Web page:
Brooklyn Journal of Corporate, Financial & Commercial Law

First Page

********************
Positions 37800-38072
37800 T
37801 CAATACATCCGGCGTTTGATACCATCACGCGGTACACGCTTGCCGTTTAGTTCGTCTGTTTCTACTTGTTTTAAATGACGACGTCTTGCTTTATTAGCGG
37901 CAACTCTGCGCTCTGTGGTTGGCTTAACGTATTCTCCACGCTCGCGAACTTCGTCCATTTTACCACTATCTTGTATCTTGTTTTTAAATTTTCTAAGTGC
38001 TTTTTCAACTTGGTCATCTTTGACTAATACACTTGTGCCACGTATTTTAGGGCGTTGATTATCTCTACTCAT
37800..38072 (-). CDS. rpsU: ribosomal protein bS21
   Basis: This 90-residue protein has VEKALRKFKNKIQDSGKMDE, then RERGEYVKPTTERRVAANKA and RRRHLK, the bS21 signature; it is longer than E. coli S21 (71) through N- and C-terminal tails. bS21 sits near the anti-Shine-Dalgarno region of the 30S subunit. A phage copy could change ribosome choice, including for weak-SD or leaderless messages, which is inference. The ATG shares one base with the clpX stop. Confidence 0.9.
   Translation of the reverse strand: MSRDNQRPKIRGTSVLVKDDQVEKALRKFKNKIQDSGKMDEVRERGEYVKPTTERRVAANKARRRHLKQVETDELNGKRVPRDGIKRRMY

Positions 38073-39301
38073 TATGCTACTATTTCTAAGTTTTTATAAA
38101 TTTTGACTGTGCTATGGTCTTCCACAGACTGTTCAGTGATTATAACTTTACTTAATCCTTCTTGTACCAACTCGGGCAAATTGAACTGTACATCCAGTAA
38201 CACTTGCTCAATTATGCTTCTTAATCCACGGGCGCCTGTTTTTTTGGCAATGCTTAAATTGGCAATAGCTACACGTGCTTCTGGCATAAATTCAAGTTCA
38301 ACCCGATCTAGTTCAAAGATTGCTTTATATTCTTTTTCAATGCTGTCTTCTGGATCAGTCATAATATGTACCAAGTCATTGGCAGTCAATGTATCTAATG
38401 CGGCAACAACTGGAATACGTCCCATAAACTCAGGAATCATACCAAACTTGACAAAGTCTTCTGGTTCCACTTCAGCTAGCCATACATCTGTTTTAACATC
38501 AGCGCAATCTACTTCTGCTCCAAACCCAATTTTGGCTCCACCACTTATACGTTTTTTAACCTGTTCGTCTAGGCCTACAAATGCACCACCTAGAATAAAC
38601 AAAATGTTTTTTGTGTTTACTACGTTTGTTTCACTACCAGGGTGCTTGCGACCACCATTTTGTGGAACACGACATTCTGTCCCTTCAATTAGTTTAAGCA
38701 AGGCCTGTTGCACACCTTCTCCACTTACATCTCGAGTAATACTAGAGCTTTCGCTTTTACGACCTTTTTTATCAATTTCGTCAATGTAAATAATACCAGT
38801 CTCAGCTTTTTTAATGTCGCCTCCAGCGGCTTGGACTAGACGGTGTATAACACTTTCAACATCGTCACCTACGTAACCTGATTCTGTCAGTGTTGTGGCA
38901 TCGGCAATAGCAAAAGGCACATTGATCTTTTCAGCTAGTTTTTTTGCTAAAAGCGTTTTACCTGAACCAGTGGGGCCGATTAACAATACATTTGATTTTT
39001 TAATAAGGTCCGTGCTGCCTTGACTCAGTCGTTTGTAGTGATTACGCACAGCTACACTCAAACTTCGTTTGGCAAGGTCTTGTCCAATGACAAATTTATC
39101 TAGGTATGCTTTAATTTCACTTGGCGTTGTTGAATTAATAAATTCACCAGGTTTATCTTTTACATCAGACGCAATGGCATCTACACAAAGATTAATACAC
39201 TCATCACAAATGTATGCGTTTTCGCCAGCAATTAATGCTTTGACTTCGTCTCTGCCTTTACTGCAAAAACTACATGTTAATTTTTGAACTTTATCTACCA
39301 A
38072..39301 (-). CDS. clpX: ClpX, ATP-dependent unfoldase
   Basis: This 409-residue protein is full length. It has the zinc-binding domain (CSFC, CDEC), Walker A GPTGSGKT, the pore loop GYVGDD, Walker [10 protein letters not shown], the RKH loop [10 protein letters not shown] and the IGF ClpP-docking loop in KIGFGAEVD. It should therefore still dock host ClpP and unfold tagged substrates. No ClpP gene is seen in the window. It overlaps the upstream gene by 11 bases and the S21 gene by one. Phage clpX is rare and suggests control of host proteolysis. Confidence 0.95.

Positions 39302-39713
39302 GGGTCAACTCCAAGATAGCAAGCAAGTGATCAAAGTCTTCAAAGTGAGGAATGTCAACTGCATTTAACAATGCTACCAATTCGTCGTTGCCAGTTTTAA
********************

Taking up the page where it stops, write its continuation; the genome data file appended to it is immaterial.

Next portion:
Over a hundred years ago, the Supreme Court of the United States granted Major League Baseball (MLB) an antitrust exemption, allowing the organization to engage in anticompetitive practices that antitrust laws are designed to prevent. Today, MLB remains the only sports league with an antitrust exemption, despite legal challenges and inquiries, especially regarding its impact on the recently unionized Minor League Baseball players in 2022. Issues related to the exemption arise from the history of poor conditions for Minor League Baseball players in relation to their wages, living conditions, and transportation, among others. Despite recent improvements resulting from unionization and a new collective bargaining agreement, the question of whether MLB should retain its antitrust exemption remains unresolved. The Supreme Court has said it is Congress’s job to make that decision, even though the Court itself granted the exemption. This Note argues that baseball’s antitrust exemption is problematic and should be removed by the judicial system because its continuation remains an obstacle for Minor League Baseball players seeking to improve their conditions.